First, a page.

Language of forms: An interview with Viviane Sassen


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Dutch photographer Viviane Sassen (b. 1972) is known for her unhindered elegant vision and her focus on Africa. She won the Prix de Rome in 2007, a prestigious Dutch prize for artists under 35, and the ICP Infinity Award for Applied and Fashion Photography in 2011. As a fashion photographer, she is both innovative and celebrated. This week, an exhibition of 17 years of her work will open at Huis Marseille in Amsterdam. GUP spoke to her about cultural prejudices, portraying sexuality and her language of forms.

For almost two decades, Viviane Sassen has been published across many different echelons of media, from established fashion magazines (Vogue Paris, Wallpaper) to underground publications (KUTT). Still, there is always something characteristic about her photographs, often depicting elegant, abstract forms of bodies and body parts. She’s become known for her preference to photograph people with black skin, rather than white. Since black people's bodies have been portrayed as mere objects, and not as persons, for centuries, Sassen's preference in a modern context is sometimes controversial.

“I know that my work is politically charged in many ways," she says in her studio in Amsterdam. She has just returned from a photo shoot in Paris on the 6am train, but doesn't consider taking a break. She is calm and concentrated. "Some people say that my work can even incite hate against the black body for example. I know that this can be a problem but, while I'm taking photographs, I try to think of it as little as possible. I try to have an open view and I'm intuitive. When I encounter things, I try to let myself be led by those things."

Naïve as this method might sound - how exactly does one ensure an open view? - in Sassen's case, her intuition doesn't lead to an objectifying portrayal of people, but to her own unique language of forms. Possibly her earliest visual memories play a role in her unique way of looking. Sassen lived in Kenya from the age of three till five. Next to her house, there was a home for children with polio. "I would compare myself to my friends. I was fascinated by their shapes, which I wasn't able to imitate with my own body,” she says. “I didn't even realize they were ill, we were simply having fun.”

When her family moved back to The Netherlands, she kept her fascination: “I always liked to pose in front of the mirror when I was a kid. I would make weird shapes with my arms and legs. I wanted to know what it looked like if I stood in such a position so that my arms became invisible. I would experiment by closing my left eye and looking with the right one, to see how my perspective had shifted. I could play that game for hours.”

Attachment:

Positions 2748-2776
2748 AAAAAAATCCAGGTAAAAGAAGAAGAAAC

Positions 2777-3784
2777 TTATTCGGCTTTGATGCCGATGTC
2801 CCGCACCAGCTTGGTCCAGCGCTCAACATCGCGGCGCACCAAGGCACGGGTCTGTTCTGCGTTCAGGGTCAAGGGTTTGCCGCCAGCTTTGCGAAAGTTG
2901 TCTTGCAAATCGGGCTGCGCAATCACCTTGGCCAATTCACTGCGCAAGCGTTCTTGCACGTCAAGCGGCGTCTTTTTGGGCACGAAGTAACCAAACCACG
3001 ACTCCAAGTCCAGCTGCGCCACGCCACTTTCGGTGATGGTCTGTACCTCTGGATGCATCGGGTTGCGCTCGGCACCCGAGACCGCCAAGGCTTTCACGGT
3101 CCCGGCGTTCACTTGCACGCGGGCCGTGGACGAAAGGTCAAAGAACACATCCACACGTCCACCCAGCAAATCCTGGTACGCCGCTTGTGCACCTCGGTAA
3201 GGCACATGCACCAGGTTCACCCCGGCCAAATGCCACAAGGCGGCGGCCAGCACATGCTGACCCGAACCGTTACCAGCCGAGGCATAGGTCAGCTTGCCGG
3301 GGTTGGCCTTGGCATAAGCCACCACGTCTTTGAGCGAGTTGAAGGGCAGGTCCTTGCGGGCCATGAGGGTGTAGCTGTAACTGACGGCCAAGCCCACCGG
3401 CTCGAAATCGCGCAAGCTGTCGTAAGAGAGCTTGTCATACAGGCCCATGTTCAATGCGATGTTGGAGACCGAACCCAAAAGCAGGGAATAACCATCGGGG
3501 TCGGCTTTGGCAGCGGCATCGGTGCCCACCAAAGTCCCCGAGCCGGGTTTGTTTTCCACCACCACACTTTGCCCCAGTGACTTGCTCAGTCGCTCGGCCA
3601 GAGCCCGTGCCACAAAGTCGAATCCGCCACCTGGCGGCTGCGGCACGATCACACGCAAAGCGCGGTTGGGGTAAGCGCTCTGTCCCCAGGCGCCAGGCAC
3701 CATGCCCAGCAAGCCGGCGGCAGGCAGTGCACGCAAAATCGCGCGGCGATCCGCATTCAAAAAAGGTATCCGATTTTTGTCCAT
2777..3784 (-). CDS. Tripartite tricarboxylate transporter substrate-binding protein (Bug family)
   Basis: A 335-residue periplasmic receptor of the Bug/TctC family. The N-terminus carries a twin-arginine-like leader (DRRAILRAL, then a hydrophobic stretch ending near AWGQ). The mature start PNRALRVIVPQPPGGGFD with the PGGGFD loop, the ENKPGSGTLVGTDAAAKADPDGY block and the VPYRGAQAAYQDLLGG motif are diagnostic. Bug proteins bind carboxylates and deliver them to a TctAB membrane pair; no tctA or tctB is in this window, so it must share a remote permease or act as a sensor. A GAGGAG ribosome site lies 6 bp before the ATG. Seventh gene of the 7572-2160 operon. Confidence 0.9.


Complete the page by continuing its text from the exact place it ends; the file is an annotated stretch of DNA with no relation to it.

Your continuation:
Even though Sassen started her artistic career with fashion design and modelling, she soon switched to photography, "because the photographer is the one who decides what we see".

Black ink
Sassen’s work has shown a characteristic style, even from the beginning. Graceful, seemingly casual lines and shapes, almost always often of human bodies. Yet, while arms and legs form abstract lines, faces play a different, more complicated role in her work: they are often invisible. Like the unusually shaped arms and legs of her work, there is a story behind Sassen's invisible faces, too: “At a certain point, when I was still studying photography, I was taking photographs for a friend of mine who is a fashion designer. I was taking self-portraits, but I was not feeling well. I decided to use black ink to make all my skin in the photographs pitch black: my face, my hands my arms".

It turned out to have a beautifully alienating effect: "In the photos, you see a grey suit in a forest at night,” she explains. "Because it's so dark and only the suit is visible because of the flash, it seems like the suit is hovering in the air, but the person in the clothes never becomes visible. Of course, you see the position of my body, you somehow sense somebody is there.”

Hiding people's faces is a trick that continues to inspire her, though the motivation behind it may have changed. In many of her series, such as Parasomnia and Flamboya, people's faces are in shadow or behind another person's body. “Now I do it for a different reason,” she says. “I like to mystify the person that I'm photographing.”

In Sassen's work, it's not so much images with eye contact, but images of physical contact, which inspire her. “In Africa, if you're in a bus, you're often literally on somebody's lap. People are more at ease with physical contact, even with strangers.” In her photography, bodies are often attached to each other. For example, in a photo from the series Ultra Violet, two women's braids are braided together, which makes it impossible for the viewer to trace which braids belong to whom. Or, in a photograph from Parasomnia, two pair of legs are intertwined and photographed with a camera's flash, so that the shadows make the intertwining even more layered.

The entanglement of bodies in Sassen's work comes from a desire to be connected to someone, she confesses. “Away from loneliness, away from the fear of death. To really connect with somebody. Actually there is something in me that is a little bit solitary, a bit distant, so I think there's a desire that goes against this, to merge with someone, to make a connection. But to what point is that possible?” she asks rhetorically. ”Never, really.”